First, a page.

The glass made of artificial sapphire is very slightly raised above the mirror-polished lunette, and also reveals the biggest drawback of this model - the lack of anti-reflective coating. It’s really not clear to me why Rolex persistently refuses to put an anti-reflective coating on all its models, but in this case and this combination of dials and hands, it’s really needed because it used to happen that the watch was poorly readable. I literally had to read the time at an angle in some situations when there is a light background (sky or light wall) in the background.

The 39mm diameter case has practically revealed to me a new level of watch-wearing comfort. Of course, I can attribute this to its smaller dimensions and small diameter compared to the watches I wear (42mm +), but also its low center of gravity and extremely thin case. Remember, there are no complications, so there is no need for the mechanism to be unnecessarily high. With practically almost the entire brushed case, with the exception of the hips and lunettes that are polished to a mirror finish, the Oyster Perpetual does not fall into either the tool watch category or even the dress watch category. They would say, it's in the gray zone…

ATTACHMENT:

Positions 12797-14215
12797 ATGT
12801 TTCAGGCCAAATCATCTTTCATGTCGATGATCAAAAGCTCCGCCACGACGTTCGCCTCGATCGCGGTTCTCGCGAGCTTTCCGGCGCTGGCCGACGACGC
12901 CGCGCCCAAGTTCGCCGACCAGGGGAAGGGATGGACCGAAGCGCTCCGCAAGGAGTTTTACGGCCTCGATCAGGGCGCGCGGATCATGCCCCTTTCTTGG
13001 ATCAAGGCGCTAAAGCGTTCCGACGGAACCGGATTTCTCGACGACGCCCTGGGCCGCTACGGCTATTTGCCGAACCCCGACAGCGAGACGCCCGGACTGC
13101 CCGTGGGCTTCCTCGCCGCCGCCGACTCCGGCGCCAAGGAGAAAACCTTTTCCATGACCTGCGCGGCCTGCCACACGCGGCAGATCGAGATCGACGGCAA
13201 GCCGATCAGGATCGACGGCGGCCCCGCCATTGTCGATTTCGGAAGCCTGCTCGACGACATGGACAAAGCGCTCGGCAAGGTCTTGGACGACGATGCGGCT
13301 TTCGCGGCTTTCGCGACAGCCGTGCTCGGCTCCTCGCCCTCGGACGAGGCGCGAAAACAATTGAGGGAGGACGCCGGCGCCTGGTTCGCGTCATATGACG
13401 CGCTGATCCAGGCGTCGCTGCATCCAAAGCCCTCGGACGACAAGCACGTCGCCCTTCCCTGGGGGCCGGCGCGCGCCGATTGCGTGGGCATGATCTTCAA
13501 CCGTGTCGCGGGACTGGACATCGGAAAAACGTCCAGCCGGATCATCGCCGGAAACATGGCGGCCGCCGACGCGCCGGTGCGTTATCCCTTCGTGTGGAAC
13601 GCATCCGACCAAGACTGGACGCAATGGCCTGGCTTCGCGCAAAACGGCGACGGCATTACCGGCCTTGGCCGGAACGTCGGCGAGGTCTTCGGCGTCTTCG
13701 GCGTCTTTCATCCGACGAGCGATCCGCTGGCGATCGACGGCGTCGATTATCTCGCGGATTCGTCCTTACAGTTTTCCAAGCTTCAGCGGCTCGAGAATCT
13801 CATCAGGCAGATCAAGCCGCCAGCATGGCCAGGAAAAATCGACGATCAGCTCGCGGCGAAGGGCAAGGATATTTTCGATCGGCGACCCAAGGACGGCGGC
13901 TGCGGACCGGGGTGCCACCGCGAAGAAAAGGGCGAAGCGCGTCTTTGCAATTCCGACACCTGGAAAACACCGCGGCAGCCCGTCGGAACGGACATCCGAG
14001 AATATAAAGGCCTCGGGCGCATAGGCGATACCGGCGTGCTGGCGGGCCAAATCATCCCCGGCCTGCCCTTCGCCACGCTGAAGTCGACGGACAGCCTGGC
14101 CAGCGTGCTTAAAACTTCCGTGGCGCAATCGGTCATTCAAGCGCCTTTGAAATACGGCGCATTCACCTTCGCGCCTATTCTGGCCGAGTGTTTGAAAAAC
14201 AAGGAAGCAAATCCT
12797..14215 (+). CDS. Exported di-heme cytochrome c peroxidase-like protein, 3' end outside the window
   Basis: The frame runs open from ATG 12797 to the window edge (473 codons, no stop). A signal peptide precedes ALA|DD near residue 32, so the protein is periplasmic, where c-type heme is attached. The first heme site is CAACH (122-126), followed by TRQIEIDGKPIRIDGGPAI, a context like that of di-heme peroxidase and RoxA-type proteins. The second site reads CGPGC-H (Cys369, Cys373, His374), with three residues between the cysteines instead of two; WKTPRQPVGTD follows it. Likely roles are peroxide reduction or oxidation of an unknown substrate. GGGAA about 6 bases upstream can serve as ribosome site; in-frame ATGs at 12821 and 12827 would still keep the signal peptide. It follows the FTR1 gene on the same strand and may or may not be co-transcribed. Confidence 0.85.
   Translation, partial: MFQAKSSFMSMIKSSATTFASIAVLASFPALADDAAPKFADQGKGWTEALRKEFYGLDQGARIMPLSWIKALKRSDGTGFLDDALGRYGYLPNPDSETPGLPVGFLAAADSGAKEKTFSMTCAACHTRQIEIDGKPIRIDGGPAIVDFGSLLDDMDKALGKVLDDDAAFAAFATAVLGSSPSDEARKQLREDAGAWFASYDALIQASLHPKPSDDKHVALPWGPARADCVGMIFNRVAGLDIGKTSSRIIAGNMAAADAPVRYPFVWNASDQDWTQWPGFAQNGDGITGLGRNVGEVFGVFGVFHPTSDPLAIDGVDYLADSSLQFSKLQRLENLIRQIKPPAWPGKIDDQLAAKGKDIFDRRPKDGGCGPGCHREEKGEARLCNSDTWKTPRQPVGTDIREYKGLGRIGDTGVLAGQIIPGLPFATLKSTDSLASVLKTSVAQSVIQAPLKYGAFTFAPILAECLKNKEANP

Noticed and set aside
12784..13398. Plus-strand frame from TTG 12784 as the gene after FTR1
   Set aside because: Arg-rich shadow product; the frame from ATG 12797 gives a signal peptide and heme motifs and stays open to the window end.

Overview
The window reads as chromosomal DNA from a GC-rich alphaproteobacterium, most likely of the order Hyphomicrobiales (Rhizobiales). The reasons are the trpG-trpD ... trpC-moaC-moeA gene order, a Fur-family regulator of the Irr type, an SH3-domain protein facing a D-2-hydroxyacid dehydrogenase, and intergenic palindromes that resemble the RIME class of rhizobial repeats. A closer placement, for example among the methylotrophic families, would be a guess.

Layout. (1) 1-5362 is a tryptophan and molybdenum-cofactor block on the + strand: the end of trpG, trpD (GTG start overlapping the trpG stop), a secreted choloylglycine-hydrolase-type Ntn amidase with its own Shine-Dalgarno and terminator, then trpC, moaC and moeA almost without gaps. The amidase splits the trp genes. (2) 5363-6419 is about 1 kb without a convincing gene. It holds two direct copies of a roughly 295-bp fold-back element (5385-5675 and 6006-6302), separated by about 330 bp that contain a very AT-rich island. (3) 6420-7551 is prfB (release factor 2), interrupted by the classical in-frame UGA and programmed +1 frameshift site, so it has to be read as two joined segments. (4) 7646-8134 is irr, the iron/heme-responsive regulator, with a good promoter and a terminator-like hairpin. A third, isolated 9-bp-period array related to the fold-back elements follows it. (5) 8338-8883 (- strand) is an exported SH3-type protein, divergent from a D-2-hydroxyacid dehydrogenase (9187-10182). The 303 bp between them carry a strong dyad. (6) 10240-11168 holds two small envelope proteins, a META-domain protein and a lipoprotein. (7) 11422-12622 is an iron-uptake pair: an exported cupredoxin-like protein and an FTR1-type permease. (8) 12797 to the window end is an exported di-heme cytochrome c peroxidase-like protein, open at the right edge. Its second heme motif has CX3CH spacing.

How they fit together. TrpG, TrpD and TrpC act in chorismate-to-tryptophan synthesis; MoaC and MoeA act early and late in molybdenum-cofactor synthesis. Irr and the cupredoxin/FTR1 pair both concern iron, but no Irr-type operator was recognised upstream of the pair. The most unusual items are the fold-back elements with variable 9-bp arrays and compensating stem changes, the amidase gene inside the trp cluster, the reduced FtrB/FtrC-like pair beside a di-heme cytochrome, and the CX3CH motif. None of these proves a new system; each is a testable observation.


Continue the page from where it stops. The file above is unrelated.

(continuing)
Two types of customers will be interested in Oyster Perpetual. Those who are looking for the easiest and cheapest way to experience the Rolex world and thus gradually build their collection and upgrade to a more expensive model over a period of time. The second type of customer is one who likes discretion but also loves quality. They want one ideal watch that can fit into a Sunday tracksuit when you need to watch a game with the team and an evening out Saturday with the better half.

They want a watch with which they do not want to be intrusive, which at first glance does not reveal the Jubilee bracelet, Fluted lunette and lens above the date and on the other hand they want to have luxury, quality and practically indestructible watch that will one day belong to a happy heir.